Third, if there was a decision to revert back to Lee’s signature that would suggest that those working for the USPTO believe Lee may not be the Director, but are not entirely sure who holds the authority of the Director. This internal uncertainty has been confirmed by numerous reports I’ve received.  I’ve been told by multiple sources that those inside the USPTO continue have no idea whether Michelle Lee is the Director or whether there is an Acting Director. How is it possible for any entity to run when everyone from patent examiners to rather senior level career officials have no idea who is in charge?

We know that Michelle Lee wanted to stay on as Director, and it seems that she attempted to revoke her letter of resignation at some point before President Trump was sworn into Office. The uncertainty caused by Lee’s attempts to stay, coupled with silence from the USPTO, Department of Commerce and White House, have lead to confusion. Further complicating the matter is how the Department of Commerce website has consistently labeled the position of Director as “Vacant” since Friday, January 20, 2017, while the USPTO website has consistently shown Michelle Lee as the Director. Characterizing all of what we know in a light most favorable to those involved even the most vocal supporter would have to acknowledge that mixed signals being sent.

Mixed signals and political curiosity is one thing. Issuing patents that will have their bona fides questioned simply because of a formality is simply unacceptable. Ultimately, we will learn the full story because you can rest assured that there will be challenges to the validity of the patents being issued with Lee’s signature, which means discovery and all the details will surface.

Eventually, Congress will likely be called upon to waive any signature problems associated with these patents if, in fact, Lee is not currently the Director. Special interest legislation may still be need even if an announcement is made that Lee is still be the Director given the cloak and dagger nature of this whole episode and contradictory signals from Commerce and the USPTO. Such special interest legislation would be the only way to save tens of thousands of patents from unnecessary challenge and stigma.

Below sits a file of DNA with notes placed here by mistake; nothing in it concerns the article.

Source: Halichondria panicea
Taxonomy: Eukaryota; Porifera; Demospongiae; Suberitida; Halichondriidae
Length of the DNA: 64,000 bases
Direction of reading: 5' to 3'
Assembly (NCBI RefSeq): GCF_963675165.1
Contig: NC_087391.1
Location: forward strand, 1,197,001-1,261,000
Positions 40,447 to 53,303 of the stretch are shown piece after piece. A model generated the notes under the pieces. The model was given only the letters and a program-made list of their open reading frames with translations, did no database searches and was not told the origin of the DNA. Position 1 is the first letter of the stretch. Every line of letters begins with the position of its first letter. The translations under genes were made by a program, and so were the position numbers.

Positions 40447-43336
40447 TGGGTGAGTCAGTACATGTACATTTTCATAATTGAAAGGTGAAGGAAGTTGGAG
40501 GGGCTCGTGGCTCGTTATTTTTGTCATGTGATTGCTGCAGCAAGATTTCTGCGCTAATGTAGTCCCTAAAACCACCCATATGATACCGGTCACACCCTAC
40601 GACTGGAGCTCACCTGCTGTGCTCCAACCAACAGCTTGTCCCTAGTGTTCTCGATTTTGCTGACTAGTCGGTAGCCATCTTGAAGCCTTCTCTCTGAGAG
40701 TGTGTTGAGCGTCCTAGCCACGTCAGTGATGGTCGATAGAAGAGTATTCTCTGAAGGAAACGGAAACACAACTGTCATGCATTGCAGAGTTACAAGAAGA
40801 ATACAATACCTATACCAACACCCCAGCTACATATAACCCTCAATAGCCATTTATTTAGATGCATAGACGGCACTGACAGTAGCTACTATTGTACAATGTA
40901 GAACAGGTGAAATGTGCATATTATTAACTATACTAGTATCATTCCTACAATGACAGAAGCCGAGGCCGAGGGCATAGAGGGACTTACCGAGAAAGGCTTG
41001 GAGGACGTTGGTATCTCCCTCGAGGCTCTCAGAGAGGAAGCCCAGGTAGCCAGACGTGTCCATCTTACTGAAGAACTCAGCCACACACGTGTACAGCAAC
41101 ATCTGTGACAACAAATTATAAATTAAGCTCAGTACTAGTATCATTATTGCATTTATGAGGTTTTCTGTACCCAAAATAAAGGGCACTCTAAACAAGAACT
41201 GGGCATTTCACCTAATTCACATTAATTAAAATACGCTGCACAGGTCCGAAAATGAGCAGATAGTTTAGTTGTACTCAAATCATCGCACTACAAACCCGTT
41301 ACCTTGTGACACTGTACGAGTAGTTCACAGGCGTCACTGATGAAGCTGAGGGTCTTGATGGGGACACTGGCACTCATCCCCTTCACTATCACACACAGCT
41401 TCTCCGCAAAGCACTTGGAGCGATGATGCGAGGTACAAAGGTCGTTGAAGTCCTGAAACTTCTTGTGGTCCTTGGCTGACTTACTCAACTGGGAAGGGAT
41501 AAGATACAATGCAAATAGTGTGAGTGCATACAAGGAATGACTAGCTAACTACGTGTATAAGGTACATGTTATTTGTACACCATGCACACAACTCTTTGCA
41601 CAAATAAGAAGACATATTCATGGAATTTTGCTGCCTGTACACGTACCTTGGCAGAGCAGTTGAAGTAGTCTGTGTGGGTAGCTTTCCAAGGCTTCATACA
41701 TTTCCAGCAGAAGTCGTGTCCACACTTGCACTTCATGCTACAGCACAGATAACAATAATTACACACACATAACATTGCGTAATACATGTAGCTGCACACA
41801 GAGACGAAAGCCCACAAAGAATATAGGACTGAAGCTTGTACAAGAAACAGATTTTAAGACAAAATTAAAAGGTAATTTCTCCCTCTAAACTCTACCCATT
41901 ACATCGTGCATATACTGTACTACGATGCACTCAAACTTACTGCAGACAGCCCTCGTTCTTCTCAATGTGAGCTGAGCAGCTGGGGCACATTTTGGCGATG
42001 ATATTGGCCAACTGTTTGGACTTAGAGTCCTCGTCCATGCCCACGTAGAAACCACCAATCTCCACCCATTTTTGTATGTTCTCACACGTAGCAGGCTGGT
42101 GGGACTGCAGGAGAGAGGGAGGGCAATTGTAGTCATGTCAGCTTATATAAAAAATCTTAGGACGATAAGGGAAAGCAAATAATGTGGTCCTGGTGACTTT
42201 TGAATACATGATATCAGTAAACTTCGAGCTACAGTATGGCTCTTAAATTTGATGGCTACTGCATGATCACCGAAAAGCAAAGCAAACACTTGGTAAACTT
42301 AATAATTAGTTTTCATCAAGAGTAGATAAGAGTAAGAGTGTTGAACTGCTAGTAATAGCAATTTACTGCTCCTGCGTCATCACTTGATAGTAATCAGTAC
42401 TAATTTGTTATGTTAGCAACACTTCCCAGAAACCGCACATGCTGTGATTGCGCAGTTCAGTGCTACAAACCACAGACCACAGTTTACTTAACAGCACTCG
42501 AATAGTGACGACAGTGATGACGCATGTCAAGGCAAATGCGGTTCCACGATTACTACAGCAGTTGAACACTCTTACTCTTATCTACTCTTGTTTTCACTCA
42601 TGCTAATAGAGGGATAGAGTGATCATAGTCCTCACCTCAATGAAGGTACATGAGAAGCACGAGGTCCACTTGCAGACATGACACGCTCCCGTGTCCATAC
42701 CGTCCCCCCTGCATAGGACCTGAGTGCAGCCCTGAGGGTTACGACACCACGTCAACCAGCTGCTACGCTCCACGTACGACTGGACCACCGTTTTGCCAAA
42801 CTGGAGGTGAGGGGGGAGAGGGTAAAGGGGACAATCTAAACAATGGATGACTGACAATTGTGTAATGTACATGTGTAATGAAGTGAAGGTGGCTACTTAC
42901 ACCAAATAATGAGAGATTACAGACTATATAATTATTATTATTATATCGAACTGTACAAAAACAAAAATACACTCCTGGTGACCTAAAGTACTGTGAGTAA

What a mess!


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Join the Discussion

20 comments so far.

  • [Avatar for Michael]
    February 13, 2017 08:24 am

    Silicon Valley Inventor said: “Being a CIP of my earlier work, my fourth patent has a priority date in 2010 that predates the AIA by more than a year.”

    You need to hire a patent lawyer. He or she will tell you that the publication of that first application may be prior art to your CIP application. And that’s before they explain the nuances of transition applications, which your CIP appears to be.

  • [Avatar for James Walker]
    James Walker
    February 9, 2017 01:20 pm

    Sounds to me something shady is going on. Sources within the office state that Lee was seen in the past days, yet no official email is coming from her to the employees.

    I’m suspicious that her letter of resignation was either accepted by form. Pres. Obama and she cannot act in any official capacity and they’ll appoint her behind doors, or, they don’t want to admit to have a carry on from the former administration.

    Probably one of the two.

  • [Avatar for Stephen Curry]
    Stephen Curry
    February 9, 2017 05:30 am

    continuing with our previous conversation with Mark N in another thread, this document is in michelle k lee wikipedia entry.

    why are the patents written and USPTO-filed/signed by michelle Lee omitted from the below document?
    these patent applications signed by Lee is important if Lee renominated for USPTO Director and will be subject to new questionings by the Senate Judiciary Committee

    why is the name of google’s main outside patent prosecution counsel omitted from the below document ? (Gene knows that patent attorney who is a contributing author in IP watchdog)

    Perhaps the Senate Judiciary Committee can answer these un-answered questions?

  • [Avatar for Silicon Valley Inventor]
    Silicon Valley Inventor
    February 8, 2017 11:57 am